A combined Arsenal-Tottenham XI: who makes it into our team? | Paul Doyle


Petr Cech has been one of the finest goalkeepers of the Premier League era and, at 35, is still very good. But he is past his best, with that prediction of him being worth 10 points a season to Arsenal when he joined in 2015 always looking over-optimistic. Hugo Lloris is far quicker and more decisive when sprinting off his line, excellent in one-on-ones and among the best sweeper-keepers around. The wiry Frenchman is also particularly agile and regularly makes spectacular point-gaining saves, such as against Real Madrid in this season’s Champions League. Cech sits out Arsenal’s Europa League tussles.


As both teams use a back three more often than not, let us go with that formation. Toby Alderweireld has got to be the first name on the team sheet, although he will not be in action on Saturday because of injury. When he returns to fitness, the Belgian will not take long to show the class that makes him one of the most accomplished defenders in the Premier League, commanding and creative from the back as well as a danger at set pieces. The three players who could sensibly rival Alderweireld for the title of the Premier League’s best defender are Chelsea’s César Azpilicueta, Southampton’s Virgil van Dijk (some recent dodgy performances notwithstanding) and Spurs’ very own Jan Vertonghen.

This has been Vertonghen’s best season for Tottenham. He has grown in consistency, solidity and influence, becoming, in fact, the Spurs player with the most touches of the ball in the Premier League this season. He also tops their charts for tackles, interceptions and clearances. Similarly, Nacho Monreal has had a mostly decent season for Arsenal and has become quite reliable in a three-man defence despite admitting that he was frightened to move from left-back when initially asked to do so by Arsène Wenger. Like Vertonghen, Monreal leads his team’s tackling, clearing and interception statistics. But unlike Vertonghen, he remains prone to lapses, such as during the 4-0 defeat an Anfield or when getting in a muddle with Cech at Everton or being roughed up at Watford.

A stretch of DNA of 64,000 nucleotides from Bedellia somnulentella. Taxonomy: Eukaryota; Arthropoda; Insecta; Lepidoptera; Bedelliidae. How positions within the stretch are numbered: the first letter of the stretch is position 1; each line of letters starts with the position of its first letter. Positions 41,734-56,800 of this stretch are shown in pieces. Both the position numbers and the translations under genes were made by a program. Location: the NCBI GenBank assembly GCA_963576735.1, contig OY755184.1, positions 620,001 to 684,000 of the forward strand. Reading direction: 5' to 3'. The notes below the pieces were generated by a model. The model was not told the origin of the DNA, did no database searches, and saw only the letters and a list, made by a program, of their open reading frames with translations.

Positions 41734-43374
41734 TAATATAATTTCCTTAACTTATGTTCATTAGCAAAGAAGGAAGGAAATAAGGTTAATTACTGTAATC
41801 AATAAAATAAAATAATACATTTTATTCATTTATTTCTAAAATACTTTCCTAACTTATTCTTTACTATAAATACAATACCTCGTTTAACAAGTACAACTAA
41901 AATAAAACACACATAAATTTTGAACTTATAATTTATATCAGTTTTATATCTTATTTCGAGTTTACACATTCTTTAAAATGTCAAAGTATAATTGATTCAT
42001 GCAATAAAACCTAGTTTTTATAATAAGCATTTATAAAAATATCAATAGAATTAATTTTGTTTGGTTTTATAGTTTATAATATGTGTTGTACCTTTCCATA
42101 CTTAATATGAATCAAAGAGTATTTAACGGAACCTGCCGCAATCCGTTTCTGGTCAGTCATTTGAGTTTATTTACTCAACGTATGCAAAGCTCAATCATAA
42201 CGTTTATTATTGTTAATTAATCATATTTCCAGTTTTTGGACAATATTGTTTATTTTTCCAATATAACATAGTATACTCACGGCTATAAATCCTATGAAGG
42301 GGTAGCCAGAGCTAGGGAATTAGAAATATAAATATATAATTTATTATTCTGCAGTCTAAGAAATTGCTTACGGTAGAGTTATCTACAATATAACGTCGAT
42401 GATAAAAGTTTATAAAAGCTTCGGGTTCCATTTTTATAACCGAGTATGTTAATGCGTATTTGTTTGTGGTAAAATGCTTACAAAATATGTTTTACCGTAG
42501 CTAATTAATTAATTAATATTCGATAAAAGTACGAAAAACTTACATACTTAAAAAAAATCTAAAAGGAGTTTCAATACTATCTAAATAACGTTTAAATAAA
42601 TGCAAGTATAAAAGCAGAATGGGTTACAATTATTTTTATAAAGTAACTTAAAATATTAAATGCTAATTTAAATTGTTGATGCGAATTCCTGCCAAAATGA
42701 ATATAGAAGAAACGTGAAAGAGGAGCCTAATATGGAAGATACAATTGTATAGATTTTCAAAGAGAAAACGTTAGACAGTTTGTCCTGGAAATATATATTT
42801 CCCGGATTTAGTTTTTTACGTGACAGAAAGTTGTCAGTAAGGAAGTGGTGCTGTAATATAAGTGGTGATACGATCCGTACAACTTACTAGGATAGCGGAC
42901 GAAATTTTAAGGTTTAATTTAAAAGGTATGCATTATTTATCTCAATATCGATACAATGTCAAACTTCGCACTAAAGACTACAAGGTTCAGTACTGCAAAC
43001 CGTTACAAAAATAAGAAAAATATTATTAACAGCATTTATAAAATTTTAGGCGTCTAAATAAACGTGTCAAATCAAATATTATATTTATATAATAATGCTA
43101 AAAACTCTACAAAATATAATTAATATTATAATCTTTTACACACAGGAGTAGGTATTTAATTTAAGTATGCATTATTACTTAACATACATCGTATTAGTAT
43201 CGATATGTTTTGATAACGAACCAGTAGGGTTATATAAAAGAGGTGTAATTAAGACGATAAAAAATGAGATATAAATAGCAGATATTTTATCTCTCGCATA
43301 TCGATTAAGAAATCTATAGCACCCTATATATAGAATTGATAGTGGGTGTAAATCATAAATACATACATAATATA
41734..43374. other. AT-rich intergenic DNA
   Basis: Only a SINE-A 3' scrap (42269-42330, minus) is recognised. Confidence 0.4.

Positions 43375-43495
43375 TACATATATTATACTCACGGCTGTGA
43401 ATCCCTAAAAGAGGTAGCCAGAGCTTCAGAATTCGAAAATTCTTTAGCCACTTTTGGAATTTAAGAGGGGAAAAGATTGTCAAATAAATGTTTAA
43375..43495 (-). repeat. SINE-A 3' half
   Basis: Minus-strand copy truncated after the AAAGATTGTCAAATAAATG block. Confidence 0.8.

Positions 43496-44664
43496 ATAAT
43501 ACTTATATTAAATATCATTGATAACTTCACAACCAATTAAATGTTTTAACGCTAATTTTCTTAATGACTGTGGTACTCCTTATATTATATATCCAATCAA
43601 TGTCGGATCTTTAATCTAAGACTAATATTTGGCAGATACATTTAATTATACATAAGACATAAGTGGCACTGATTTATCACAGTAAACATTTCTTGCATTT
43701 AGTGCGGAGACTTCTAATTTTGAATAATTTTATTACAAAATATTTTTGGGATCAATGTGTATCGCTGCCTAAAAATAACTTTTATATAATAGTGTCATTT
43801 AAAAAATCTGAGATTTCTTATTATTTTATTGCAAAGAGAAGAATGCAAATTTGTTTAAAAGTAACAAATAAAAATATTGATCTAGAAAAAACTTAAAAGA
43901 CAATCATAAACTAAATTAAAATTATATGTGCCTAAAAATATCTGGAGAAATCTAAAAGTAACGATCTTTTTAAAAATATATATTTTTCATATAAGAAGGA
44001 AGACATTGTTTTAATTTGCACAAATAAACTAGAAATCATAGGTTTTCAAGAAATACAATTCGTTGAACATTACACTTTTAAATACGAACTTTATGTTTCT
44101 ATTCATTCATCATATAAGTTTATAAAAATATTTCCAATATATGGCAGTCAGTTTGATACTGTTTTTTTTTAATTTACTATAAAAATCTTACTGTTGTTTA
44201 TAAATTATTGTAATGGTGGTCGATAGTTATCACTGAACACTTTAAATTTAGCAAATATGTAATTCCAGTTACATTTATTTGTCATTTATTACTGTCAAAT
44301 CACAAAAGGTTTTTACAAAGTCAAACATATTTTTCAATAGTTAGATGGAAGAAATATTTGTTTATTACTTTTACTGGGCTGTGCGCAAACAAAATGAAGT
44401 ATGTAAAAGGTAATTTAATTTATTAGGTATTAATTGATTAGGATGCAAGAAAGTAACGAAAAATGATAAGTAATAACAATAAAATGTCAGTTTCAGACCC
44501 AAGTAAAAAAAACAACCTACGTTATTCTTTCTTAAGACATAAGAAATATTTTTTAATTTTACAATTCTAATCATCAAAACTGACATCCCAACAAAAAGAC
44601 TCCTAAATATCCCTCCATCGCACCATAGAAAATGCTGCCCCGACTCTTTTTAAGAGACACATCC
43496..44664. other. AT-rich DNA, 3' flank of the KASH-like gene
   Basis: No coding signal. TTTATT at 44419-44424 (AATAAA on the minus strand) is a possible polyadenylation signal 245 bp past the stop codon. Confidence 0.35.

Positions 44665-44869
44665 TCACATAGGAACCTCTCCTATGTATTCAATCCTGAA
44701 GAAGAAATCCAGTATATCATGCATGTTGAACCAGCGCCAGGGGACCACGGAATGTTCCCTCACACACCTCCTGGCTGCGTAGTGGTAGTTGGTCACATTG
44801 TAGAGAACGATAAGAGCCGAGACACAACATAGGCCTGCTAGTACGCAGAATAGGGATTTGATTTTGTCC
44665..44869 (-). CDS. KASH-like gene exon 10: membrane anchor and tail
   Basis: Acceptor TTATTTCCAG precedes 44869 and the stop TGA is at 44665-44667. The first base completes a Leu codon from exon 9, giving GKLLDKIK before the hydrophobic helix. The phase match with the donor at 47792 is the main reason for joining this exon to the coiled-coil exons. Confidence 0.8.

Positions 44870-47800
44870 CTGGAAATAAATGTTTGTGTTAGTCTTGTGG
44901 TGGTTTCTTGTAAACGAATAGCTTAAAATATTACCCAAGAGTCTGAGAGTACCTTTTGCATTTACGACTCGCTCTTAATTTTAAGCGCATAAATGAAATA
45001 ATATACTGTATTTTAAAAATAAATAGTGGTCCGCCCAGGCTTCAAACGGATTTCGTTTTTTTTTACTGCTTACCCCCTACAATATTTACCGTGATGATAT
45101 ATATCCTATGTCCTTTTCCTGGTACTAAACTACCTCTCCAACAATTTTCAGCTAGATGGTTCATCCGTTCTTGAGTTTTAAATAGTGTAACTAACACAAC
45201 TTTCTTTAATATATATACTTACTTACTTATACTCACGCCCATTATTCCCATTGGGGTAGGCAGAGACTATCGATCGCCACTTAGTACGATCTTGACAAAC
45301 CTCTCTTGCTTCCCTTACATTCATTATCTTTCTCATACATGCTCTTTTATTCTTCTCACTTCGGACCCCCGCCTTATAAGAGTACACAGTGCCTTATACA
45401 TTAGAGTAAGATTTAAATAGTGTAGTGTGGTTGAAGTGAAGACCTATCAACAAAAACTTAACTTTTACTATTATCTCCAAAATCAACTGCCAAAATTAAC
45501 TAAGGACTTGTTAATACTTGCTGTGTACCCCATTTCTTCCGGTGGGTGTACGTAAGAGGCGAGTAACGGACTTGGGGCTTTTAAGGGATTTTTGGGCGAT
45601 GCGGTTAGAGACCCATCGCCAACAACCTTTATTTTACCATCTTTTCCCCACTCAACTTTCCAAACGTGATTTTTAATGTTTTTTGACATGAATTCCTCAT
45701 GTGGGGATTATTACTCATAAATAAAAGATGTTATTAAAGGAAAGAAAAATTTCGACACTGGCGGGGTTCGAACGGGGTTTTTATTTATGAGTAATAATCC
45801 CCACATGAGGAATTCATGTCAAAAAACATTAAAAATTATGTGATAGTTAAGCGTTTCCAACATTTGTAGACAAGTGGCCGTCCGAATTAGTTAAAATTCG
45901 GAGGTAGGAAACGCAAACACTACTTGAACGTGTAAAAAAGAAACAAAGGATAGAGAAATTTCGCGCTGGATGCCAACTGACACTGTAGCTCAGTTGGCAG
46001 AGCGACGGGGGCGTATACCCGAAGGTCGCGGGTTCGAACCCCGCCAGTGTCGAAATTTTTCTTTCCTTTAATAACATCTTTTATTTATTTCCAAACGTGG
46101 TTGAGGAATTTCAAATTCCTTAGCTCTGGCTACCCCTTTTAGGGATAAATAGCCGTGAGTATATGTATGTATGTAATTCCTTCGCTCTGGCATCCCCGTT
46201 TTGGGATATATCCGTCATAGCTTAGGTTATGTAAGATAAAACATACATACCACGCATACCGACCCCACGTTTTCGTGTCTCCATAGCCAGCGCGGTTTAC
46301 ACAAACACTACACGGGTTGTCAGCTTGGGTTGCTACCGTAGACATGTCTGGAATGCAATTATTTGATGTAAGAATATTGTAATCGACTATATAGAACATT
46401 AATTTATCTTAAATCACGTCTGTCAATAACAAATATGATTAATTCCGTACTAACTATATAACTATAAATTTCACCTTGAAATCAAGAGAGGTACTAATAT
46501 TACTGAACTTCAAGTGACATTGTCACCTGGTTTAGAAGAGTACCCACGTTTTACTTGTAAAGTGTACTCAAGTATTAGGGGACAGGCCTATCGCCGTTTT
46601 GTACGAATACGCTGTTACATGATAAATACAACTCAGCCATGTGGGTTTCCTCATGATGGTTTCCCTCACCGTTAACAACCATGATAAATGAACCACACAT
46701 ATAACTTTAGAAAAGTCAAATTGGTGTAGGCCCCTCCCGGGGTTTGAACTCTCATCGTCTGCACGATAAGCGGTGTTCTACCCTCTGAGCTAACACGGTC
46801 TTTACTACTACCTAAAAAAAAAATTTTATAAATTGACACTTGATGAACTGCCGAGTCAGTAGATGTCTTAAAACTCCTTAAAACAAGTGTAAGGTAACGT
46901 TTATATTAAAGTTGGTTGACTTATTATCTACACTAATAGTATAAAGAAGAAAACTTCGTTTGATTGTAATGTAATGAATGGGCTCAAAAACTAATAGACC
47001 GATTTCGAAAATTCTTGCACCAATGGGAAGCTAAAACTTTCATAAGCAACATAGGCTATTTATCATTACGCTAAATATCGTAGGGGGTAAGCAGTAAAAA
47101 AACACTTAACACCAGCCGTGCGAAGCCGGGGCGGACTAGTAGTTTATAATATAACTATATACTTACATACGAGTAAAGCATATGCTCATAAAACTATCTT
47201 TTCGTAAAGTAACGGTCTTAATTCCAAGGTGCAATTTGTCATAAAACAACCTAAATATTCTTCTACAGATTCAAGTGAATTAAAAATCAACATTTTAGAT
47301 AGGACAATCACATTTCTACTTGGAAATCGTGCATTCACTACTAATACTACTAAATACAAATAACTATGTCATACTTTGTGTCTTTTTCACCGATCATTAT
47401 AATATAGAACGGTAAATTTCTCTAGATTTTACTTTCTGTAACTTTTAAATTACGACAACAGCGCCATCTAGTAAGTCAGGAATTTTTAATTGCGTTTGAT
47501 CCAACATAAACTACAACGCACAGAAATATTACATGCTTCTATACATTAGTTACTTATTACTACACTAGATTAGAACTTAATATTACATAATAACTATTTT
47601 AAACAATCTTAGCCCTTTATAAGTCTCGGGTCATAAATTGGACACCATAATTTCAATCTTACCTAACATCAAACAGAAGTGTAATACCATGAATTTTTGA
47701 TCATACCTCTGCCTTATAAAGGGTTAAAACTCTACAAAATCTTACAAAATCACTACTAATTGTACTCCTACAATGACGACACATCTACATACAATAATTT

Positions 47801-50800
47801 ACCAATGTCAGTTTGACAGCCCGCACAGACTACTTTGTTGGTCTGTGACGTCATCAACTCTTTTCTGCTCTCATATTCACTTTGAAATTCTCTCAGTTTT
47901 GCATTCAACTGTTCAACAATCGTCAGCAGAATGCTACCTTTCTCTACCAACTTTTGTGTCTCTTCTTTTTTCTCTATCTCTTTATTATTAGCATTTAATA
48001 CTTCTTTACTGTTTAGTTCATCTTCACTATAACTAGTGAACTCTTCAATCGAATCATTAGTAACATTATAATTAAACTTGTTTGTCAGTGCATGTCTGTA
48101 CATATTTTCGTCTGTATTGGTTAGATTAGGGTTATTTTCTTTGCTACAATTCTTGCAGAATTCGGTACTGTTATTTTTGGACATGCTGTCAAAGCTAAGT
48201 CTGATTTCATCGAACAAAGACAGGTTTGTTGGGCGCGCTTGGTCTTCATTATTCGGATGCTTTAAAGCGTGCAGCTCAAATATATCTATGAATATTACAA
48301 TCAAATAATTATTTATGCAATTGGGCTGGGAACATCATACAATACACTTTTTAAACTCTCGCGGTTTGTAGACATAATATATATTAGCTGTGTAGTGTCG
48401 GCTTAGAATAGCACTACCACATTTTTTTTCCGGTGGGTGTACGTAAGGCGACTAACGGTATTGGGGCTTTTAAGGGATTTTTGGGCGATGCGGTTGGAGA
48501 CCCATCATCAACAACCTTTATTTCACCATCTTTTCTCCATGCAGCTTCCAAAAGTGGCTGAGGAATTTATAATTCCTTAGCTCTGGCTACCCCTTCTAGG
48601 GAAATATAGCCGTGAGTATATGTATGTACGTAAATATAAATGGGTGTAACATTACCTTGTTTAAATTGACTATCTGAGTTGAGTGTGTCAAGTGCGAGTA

Laurent Koscielny, meanwhile, has yet to find his best form this season but has been solid for several campaigns, which gives him an edge over Davinson Sánchez, who has been quietly superb in his debut season in English football but was omitted for Tottenham’s visit to Old Trafford, coincidentally after José Mourinho boasted about successfully targeting him during Manchester United’s Europa League victory over Ajax last season. There has been no sign this season of the 21-year-old being as hesitant on the ball as Mourinho suggested but he was spared an important test and Eric Dier floundered in his place.

Our combined XI features three Arsenal players.

Our combined XI features three Arsenal players. Photograph: The Guardian


Few can match Héctor Bellerín for speed but his decision-making and execution when he gets into promising positions leaves plenty to be desired. So the right wing-back role goes to Kieran Trippier, whose deliveries are consistently threatening. Serge Aurier can be a menace, too, and is a fearsome tackler but has a reckless streak that he has not yet mastered. On the left, Danny Rose had developed into a fabulous all-round operator before getting injured in January and, since returning to action recently, seems ready to resume where he left off. It is a close call between him and Sead Kolasinac but we will plump for Arsenal’s free transfer on the grounds that he is a more ferocious tackler and has a more reliable shot (no, we haven’t forgotten Rose’s contribution to the north London derby in 2010).

Granit Xhaka is Arsenal’s go-to man in central midfield – he has touched the ball more times than any other player in the Premier league so far this season – and has a tremendous shot on him. But he is not reliable enough, makes nonsensical tackles and gives the ball away too often. Eric Dier gets our nod as the midfield anchor, although we are tempted to overrule Mauricio Pochettino and make Mousa Dembélé our first pick in that position, since the Belgian is a far better dribbler. Harry Winks is emerging as a delightful and dynamic creator, putting the unfortunate Jack Wilshere in the shade, but we are deploying Dele Alli as a good old fashioned box-to-midfielder. He has the drive, technique and vision to dictate play from deep while also seizing opportunities to drive forward to get on the end of deliveries. Mesut Özil drifts out of games too often.


Christian Eriksen used to go missing, too. Not any more. He has become tougher, more enduring and more productive. Whether wide or in-field, he is a constant influence, adept at finding space and full of imagination and lethal precision. Alexis Sánchez, meanwhile, is going through a less productive period of his career and is possibly in a big huff – but a move to another team, even a combined Arsenal-Spurs XI, would surely give him the stimulus he needs and bring him back to his best. Both Arsenal and Spurs have excellent central strikers, although Wenger does not seem fully to recognise the value of the one on whom he spent £52m, since Alexandre Lacazette has not started some important matches and has been shunted out wide in others. Harry Kane, meanwhile, is the fulcrum of his team’s attack, an exceptionally accurate shooter and a strong and nimble contributor to buildups all over the opposing half, making him more complete than Lacazette and Olivier Giroud.